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Amount of ash in plume above Hawaii volcano decreases

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This photo from the U.S. Geological Survey shows activity at Halema’uma’u Crater that has increased to include the nearly continuous emission of ash with intermittent stronger pulses at Hawaii Volcanoes National Park on the island of Hawaii at around 9 a.m. Tuesday, May 15, 2018. Plumes range from 1 to 2 kilometers (3,000 to 6,000 […]

A geophysicist says a plume that’s rising from the Kilauea volcano summit on Hawaii’s Big Island does not contain as much ash as it did on Tuesday.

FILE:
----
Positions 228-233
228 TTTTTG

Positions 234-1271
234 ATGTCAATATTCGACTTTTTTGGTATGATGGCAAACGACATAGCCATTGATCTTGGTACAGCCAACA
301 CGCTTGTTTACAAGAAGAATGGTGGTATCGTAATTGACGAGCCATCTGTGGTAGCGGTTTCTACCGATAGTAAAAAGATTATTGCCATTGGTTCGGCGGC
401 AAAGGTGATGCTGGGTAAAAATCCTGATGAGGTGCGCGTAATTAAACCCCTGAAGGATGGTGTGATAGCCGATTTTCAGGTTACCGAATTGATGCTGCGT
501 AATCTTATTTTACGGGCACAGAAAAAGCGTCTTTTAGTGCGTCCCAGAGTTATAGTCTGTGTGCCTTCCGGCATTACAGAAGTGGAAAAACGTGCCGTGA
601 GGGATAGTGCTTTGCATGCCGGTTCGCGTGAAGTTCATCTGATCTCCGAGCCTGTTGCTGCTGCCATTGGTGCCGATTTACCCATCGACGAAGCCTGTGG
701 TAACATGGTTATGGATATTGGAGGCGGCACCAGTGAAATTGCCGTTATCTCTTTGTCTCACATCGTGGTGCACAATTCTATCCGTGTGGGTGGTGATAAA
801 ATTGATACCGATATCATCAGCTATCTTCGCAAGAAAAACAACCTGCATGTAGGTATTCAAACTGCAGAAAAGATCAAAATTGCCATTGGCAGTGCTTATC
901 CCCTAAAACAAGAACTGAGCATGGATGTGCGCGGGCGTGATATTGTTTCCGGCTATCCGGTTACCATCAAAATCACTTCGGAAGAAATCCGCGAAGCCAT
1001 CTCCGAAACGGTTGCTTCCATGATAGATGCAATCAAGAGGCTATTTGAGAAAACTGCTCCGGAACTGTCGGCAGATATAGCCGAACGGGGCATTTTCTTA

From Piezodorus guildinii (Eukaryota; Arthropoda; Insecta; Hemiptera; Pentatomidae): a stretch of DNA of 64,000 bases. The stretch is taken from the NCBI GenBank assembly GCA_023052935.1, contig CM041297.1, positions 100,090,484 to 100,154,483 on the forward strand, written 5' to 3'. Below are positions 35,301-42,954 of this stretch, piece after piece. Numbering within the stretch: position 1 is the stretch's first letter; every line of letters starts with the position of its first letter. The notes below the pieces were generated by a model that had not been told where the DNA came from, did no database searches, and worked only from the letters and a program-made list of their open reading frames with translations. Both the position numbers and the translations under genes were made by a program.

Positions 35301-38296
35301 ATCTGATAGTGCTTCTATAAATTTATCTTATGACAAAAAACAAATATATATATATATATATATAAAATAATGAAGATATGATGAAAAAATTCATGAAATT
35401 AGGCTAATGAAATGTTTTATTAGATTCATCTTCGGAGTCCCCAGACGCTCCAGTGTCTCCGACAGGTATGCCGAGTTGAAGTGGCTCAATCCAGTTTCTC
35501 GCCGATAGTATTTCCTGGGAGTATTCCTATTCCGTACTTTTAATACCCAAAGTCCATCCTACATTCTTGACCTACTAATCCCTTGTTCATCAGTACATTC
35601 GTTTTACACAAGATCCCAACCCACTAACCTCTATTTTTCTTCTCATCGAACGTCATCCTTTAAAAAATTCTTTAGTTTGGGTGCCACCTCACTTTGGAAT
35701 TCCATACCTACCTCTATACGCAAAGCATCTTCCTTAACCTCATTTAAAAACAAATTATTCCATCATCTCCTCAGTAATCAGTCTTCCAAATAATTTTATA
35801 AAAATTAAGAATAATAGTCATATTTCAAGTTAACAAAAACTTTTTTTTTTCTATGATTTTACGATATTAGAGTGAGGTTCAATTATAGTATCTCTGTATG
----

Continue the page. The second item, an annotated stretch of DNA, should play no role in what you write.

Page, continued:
Mike Poland with the U.S. Geological Survey said Wednesday the plume seems to be made largely of rock dust.

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Because there’s little wind, the plume for the most part is rising vertically over the summit.

USGS scientists will not monitor the plume from a summit observatory because of fears of falling ash.

Instead, they will operate from a backup command center at the University of Hawaii at Hilo.

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Warnings to pilots are still in place because of the plume that reached 12,000 feet (3,658 meters) Tuesday.

The volcano has been spewing lava from fissures that opened up on its flanks for two weeks.

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